Hamlington noted that the team wanted to determine if they could refine sea level estimates for communities facing impending change. “We’ve heard from practitioners and planners along the coasts saying they need more information on shorter timescales – not looking 70 or 80 years into the future, but 20 or 30 years into the future. future,” he said. “The bottom line is that when we consider what we might experience in the years to come, we need to consider these higher possibilities.”

Sea level rise could exceed estimates for US coastlines, NASA study finds

A visualization tool from NASA’s Sea Level Change Team makes future sea level rise data from the Intergovernmental Panel on Climate Change readily available to the public. Credit: NASA/JPL-Caltech

Change in flooding at high tide

The hazards of sea level rise are amplified by the Earth’s natural variability.

For example, by the mid-2030s, all US coasts will experience more intense high-tide flooding due to a swing in the Moon’s orbit that occurs every 18.6 years. Hamlington said this lunar cycle, combined with rising sea levels, is expected to worsen the impacts of high tide flooding during the 2030s and 2040s.

Year-to-year variabilities such as the effects of El Niño and La Niña can also complicate predicting how high and how fast sea levels will rise each year. Hamlington said the predictions will continue to be refined as satellites provide more data over time.

NASA and the French space agency Center National d’Etudes Spatiales (CNES) began jointly piloting satellite altimeters in the early 1990s, beginning a continuous spatial record of sea surface height with high accuracy and near-global coverage. This legacy continues with the launch in 2020 of the joint US-European Sentinel-6 Michael Freilich mission and its altimeter, which will provide scientists with an uninterrupted satellite record of sea level exceeding three decades. The mission is a partnership between NASA, NOAA, ESA (European Space Agency), European Organization for the Exploration of Meteorological Satellites and CNES.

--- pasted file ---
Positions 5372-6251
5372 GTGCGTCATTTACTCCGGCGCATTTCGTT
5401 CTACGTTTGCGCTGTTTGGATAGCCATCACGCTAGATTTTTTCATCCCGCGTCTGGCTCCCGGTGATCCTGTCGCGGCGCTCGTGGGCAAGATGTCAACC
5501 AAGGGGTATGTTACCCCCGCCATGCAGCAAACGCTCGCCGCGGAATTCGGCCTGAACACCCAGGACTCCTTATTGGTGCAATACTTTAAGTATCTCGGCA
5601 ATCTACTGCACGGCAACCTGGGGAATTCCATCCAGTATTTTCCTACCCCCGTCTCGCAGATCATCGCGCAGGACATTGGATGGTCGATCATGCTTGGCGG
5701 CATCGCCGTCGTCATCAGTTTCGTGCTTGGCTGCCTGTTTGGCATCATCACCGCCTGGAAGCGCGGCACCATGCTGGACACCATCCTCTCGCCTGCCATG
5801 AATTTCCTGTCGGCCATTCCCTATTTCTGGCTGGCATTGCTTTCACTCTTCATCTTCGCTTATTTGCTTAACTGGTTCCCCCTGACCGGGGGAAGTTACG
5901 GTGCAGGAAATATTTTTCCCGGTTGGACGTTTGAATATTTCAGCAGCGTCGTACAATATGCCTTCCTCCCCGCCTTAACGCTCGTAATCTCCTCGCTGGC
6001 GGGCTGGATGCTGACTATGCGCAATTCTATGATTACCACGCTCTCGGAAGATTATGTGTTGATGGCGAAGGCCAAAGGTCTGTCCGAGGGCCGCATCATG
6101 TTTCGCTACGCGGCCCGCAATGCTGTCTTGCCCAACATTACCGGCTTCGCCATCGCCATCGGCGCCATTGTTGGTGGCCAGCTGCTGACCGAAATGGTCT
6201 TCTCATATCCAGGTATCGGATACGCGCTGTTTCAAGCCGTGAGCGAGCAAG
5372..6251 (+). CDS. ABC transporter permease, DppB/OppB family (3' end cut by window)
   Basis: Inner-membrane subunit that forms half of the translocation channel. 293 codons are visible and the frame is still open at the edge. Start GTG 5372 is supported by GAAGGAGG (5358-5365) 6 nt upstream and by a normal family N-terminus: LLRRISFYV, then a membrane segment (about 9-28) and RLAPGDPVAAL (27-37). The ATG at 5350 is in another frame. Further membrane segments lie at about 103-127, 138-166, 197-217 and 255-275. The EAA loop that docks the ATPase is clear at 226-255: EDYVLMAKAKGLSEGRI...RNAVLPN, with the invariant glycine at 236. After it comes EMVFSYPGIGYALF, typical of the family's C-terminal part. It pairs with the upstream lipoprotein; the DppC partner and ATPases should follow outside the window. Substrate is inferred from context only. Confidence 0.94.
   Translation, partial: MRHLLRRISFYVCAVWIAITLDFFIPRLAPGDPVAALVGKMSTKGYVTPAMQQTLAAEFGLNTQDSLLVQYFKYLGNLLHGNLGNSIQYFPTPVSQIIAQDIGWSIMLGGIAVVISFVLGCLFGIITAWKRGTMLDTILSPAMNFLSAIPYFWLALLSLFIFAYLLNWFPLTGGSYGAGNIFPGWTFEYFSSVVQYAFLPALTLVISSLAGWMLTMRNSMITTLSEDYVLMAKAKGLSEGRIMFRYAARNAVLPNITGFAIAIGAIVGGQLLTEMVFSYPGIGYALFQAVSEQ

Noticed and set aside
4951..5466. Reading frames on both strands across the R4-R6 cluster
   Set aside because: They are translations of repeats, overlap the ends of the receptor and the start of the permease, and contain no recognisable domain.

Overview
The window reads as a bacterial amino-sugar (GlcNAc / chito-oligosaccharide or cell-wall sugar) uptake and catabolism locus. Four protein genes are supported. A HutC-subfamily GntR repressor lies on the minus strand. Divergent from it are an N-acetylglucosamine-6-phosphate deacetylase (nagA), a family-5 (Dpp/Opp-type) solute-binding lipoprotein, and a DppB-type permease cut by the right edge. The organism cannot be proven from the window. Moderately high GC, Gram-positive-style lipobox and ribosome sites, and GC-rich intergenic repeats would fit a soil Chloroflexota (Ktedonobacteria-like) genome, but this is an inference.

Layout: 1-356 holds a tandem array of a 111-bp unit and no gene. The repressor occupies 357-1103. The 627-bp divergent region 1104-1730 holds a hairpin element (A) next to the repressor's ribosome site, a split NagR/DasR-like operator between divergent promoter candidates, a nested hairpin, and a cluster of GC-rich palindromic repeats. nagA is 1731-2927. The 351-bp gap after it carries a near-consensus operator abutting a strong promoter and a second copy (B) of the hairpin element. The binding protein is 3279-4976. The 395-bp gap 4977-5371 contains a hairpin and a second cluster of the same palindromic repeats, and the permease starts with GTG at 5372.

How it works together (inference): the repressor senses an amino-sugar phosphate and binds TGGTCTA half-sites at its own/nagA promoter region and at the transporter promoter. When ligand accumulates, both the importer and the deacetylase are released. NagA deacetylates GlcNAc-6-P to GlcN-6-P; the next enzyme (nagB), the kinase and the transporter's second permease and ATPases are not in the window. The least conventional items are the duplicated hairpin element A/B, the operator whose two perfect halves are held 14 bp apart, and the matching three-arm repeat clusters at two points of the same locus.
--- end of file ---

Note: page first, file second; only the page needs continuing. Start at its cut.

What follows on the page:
NASA sea level researchers have long worked to understand how Earth’s changing climate is affecting the ocean. Along with launching satellites that provide data for the world’s longest record of sea surface height, NASA-supported scientists seek to understand the causes of sea level change on a global and regional scale. Through testing and modeling, they work to predict the extent of coastal flooding that U.S. communities will experience by the mid-2030s and provide an online visualization tool that allows the public to see how specific areas will be affected by sea level rise. Agencies at the federal, state and local levels use NASA data to inform their plans for adapting to and mitigating the effects of sea level rise. sea.

More information:
Benjamin D. Hamlington et al, Trajectory Based on Observation of Future Sea Level for United States Coastal Tracks Near High-End Model Projections, Earth & Environment Communications (2022). DOI: 10.1038/s43247-022-00537-z

Quote: Sea level rise could exceed estimates for US coasts, according to a NASA study (2022, November 16) retrieved on November 16, 2022 from https://phys.org/news/2022-11- sea-exceed-coasts-nasa.html